Saturday, April 30, 2011

The Scholastic Instructor Winter 2011 issue lists as number 21 in the list of "25 Best Websites for Teachers". Personally, I'd put it up there at number 1! I've just spent an hour-and-a-half at the site, and the topics, interactives, and full courses just blew me away! If I only had $196 on demand, I would register for a course credited in Columbia University.

The most fun I had was at the Physics Interactive Lab, reminding me that Physics was indeed my favorite of the Sciences! Videos and other professional development resources are just a click away!
Here's hoping that teachers out there will get a "click" out of

Resources for facilitators (anyone can facilitate!):

Wednesday, April 27, 2011


                                                                        Fire Drill 2009

When the school year opens in June, one of the more hidden concerns would be, WHAT VIRUS WOULD WE BE FIGHTING THIS YEAR? WHO'S GOING TO TEAR HIS ACL IN THE VARSITY GAMES? We cringe in remembering SARS, AH1N1 in previous school years, not to mention the ubiquitous Dengue threat that keeps us all in high socks and reeking of Off lotion. Likewise, we shudder to think of the mishaps and little accidents that happen in even the safest parts of school, to even the most behaved children, or during cheering competitions and basketball games where landing on the wrong foot or getting an elbow to the nose are ever present threats. While children breathe and run, anything may happen, and schools can only install proper safety checks and procedures to make sure that health risks and injuries are avoided, or at the very least, minimized.

As the sayings go: "Better safe than sorry" and "An ounce of prevention is better than a pound of cure", schools must really have a solid  health and safety plan in place. This plan must be familiar to ALL, not just a few. Parents and students alike must be kept abreast of health and security policies. Everyone must understand that a little inconvenience--queuing for temperature checks, bag searches, etc.--goes a long way in ensuring that everyone within the four-plus walls of the school are safe and well. 

Besides plans that we hope won't go bump in the night, a series of informational talks, fora, and workshops must form part of every school's health education curriculum. WE DON'T NEED A TEXTBOOK FOR THIS! I suggest that the school health personnel (doctors, nurses, dentists), building officials, and school administrators collaborate with the academic team in drafting a year-long program that addresses new or recurring issues on health, nutrition, wellness, epidemics, substance abuse, disease prevention, healthy lifestyle, safety, security, disaster management and preparedness. Independent sessions for teachers, administrators and parents should be incorporated into the curriculum. Community resources (fire department, local health office, private sector experts, etc.) must be tapped.  Most importantly, the whole school system must work in synergy to achieve the general goal of well-being and safety for all. 

There is no final exam for this. It is when a school is tested by fate and the elements, and it emerges unscathed, that we can truly say that we passed the test.

Useful resources:

Department of Health calendar:

Philippine Red Cross webpage on Disaster Management:

Lesson plans galore (sign up needed):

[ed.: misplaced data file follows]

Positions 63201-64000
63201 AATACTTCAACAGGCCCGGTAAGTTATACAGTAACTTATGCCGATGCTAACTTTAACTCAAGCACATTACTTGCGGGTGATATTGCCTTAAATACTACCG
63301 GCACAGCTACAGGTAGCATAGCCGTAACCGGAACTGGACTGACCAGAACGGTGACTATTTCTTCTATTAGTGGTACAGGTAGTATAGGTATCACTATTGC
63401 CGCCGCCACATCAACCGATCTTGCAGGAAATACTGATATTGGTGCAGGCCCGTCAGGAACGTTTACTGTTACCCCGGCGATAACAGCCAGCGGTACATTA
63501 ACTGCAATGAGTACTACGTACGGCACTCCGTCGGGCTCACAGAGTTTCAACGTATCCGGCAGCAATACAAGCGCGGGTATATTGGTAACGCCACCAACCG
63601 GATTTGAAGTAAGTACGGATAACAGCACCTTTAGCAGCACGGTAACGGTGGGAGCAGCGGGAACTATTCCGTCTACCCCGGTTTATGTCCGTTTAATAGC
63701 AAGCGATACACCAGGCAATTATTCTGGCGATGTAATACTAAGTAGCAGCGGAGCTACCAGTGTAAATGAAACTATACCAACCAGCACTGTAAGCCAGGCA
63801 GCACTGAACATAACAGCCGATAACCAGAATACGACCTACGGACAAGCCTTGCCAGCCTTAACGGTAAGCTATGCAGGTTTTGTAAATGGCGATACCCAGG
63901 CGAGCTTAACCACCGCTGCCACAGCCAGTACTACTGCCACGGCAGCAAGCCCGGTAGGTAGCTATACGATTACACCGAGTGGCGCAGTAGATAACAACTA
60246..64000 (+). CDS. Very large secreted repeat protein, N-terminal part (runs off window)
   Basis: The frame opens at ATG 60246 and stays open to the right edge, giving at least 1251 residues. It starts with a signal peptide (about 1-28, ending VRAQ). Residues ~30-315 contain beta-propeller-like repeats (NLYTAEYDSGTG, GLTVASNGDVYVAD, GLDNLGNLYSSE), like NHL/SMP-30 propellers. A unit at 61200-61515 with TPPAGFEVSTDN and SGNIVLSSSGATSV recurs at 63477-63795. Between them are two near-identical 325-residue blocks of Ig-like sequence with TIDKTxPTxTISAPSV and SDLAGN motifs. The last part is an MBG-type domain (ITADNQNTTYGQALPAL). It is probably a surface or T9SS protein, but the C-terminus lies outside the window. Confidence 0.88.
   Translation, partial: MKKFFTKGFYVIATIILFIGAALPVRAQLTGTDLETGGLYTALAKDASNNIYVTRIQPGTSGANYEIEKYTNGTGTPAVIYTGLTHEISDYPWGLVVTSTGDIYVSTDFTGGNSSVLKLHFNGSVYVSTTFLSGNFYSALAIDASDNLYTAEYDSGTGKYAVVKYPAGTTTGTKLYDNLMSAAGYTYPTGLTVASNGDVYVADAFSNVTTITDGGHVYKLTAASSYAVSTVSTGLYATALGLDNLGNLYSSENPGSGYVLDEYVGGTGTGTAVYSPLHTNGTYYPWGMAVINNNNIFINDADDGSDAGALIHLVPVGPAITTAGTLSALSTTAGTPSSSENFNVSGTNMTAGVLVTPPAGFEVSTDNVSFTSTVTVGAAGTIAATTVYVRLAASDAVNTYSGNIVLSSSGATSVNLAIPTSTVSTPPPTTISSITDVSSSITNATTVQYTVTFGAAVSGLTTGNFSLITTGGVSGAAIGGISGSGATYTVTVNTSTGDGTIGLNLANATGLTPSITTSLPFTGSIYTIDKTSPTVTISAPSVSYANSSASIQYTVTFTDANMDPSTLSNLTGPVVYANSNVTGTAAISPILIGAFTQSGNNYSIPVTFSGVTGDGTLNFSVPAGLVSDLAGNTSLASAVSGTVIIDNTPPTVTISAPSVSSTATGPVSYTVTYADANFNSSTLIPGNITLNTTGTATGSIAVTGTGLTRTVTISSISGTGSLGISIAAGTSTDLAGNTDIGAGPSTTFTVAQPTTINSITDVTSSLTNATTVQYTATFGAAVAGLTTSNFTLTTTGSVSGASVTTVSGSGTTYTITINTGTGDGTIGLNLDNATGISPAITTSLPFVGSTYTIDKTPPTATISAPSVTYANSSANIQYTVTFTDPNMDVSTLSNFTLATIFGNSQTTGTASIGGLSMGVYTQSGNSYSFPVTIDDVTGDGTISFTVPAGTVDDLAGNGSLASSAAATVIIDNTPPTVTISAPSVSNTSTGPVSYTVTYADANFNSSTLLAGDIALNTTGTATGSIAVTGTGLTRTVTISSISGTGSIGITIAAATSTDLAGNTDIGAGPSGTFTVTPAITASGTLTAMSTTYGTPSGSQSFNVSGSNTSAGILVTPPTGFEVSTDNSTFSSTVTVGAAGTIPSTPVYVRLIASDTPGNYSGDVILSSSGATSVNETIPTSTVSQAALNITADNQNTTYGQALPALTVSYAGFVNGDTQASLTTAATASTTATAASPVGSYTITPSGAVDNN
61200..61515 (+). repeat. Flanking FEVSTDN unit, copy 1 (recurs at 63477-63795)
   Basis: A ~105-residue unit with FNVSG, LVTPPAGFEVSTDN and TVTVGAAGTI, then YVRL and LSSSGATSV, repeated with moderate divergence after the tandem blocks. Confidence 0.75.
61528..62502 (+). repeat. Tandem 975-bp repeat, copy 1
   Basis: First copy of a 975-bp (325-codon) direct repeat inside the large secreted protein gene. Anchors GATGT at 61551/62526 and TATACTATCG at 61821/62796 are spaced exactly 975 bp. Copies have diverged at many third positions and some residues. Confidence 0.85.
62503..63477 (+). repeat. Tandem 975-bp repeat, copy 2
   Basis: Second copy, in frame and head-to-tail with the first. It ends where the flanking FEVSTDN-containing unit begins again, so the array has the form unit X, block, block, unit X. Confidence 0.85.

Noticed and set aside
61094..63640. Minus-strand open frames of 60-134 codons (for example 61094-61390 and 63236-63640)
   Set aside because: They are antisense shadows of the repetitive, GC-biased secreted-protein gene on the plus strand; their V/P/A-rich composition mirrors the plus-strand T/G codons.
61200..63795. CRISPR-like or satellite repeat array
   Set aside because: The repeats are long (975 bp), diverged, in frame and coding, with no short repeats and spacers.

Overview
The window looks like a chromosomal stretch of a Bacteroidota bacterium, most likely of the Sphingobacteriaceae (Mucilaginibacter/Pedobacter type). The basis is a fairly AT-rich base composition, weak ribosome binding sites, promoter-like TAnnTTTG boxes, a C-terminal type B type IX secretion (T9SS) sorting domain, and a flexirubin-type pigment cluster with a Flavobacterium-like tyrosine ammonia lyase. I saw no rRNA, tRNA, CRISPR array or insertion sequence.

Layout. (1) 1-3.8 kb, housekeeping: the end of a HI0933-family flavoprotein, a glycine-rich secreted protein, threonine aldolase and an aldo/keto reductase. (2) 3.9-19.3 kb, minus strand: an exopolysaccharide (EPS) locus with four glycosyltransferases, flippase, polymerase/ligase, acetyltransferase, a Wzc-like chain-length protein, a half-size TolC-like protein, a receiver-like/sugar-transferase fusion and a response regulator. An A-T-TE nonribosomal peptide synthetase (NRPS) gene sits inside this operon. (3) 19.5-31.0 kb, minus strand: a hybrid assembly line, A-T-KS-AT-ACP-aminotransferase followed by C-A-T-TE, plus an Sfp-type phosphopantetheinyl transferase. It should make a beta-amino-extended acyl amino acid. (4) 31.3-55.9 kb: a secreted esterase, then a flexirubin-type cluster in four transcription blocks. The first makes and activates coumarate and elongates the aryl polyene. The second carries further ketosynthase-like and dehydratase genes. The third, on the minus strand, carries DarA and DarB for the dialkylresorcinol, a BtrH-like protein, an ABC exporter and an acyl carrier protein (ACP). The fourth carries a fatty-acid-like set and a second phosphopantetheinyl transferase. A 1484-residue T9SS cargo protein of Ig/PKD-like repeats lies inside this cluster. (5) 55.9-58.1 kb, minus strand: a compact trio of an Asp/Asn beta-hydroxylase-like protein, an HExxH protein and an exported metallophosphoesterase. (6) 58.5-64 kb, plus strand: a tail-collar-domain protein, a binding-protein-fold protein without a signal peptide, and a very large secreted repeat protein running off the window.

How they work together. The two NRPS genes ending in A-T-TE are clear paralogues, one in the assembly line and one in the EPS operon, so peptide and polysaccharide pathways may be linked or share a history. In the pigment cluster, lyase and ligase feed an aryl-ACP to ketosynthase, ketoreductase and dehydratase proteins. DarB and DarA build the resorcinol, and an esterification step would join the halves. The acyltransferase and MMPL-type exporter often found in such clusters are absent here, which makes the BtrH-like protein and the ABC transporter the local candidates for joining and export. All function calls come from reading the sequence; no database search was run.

Brain Health!

Health and Medicine web powerhouse:

Milk stuff:

Saturday, April 23, 2011


Reposting this from:
UP going Global with satellite campus
The University of the Philippines will soon build a satellite campus at the Fort Bonifacio Global City, thus joining the growing family of business corporations and institutions at the former military camp.
Dean Santiago, vice president of the Bases Conversion and Development Authority said the UP Professional Schools in BGC will cater to law students and those pursuing graduate studies in business administration and engineering.
“It will also have a school for statistics,” Santiago said.
The UP expansion project will rise on a 4,300-square meter lot within the institutional area located at the northeast side of the Global City which is accessible from the C-5 Road, Santiago pointed out.
The UP satellite campus will be the newest addition to the schools housed in BGC’s institutional area that include the International School Manila, British School Manila, Manila Japanese School, Manila Gospel-New Life Christian Academy, and Every Nation Leadership Institute (formerly Victory Leadership).
Santiago described the site as “very ideal and conducive” for studying because it is very accessible for students residing in Makati and other areas in southern and western Metro Manila, as well as adjacent towns and cities in the suburbs.
“They (students) would be spared of the perennial traffic jams on EDSA on the way to Diliman,” Santiago said.
The establishment of the UP presence in Global City is part of the ten-point agenda which the UP Board of Regents approved at the start of UP President Emerlinda Roman’s term. Since then, the UP Administration has been looking around for a location for the offering of courses that would cater to the students who work/live in the Makati and Taguig areas.

Friday, April 22, 2011


Two years ago it was Understanding by Design (UbD). Pricey seminars later, the furor has died down, and schools and teachers have stopped asking questions (well, they still have to design "Essential Questions" for Stage 1) and have accepted the fact that UbD will creep up the high school ladder (it's now on second year high school's door) until it reaches the 4th year. Or is it the 6th year?